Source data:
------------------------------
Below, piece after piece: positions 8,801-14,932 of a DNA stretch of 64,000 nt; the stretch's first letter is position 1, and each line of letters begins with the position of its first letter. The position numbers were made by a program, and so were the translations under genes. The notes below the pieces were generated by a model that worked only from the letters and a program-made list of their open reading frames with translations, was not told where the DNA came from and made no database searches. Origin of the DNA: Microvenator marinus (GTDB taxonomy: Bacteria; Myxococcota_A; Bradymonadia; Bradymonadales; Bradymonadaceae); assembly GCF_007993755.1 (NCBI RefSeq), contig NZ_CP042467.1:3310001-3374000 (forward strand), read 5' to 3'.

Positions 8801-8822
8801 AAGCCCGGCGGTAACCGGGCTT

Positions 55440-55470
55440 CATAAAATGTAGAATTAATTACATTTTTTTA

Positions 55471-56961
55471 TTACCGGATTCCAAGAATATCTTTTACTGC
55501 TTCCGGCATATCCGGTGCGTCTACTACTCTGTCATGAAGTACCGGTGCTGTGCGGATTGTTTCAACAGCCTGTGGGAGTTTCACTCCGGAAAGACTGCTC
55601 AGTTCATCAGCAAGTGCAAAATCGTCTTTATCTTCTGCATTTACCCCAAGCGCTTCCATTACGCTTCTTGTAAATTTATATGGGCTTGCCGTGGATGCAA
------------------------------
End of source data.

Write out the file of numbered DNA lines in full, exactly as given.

Below, piece after piece: positions 8,801-14,932 of a DNA stretch of 64,000 nt; the stretch's first letter is position 1, and each line of letters begins with the position of its first letter. The position numbers were made by a program, and so were the translations under genes. The notes below the pieces were generated by a model that worked only from the letters and a program-made list of their open reading frames with translations, was not told where the DNA came from and made no database searches. Origin of the DNA: Microvenator marinus (GTDB taxonomy: Bacteria; Myxococcota_A; Bradymonadia; Bradymonadales; Bradymonadaceae); assembly GCF_007993755.1 (NCBI RefSeq), contig NZ_CP042467.1:3310001-3374000 (forward strand), read 5' to 3'.

Positions 8801-8822
8801 AAGCCCGGCGGTAACCGGGCTT

Positions 55440-55470
55440 CATAAAATGTAGAATTAATTACATTTTTTTA

Positions 55471-56961
55471 TTACCGGATTCCAAGAATATCTTTTACTGC
55501 TTCCGGCATATCCGGTGCGTCTACTACTCTGTCATGAAGTACCGGTGCTGTGCGGATTGTTTCAACAGCCTGTGGGAGTTTCACTCCGGAAAGACTGCTC
55601 AGTTCATCAGCAAGTGCAAAATCGTCTTTATCTTCTGCATTTACCCCAAGCGCTTCCATTACGCTTCTTGTAAATTTATATGGGCTTGCCGTGGATGCAA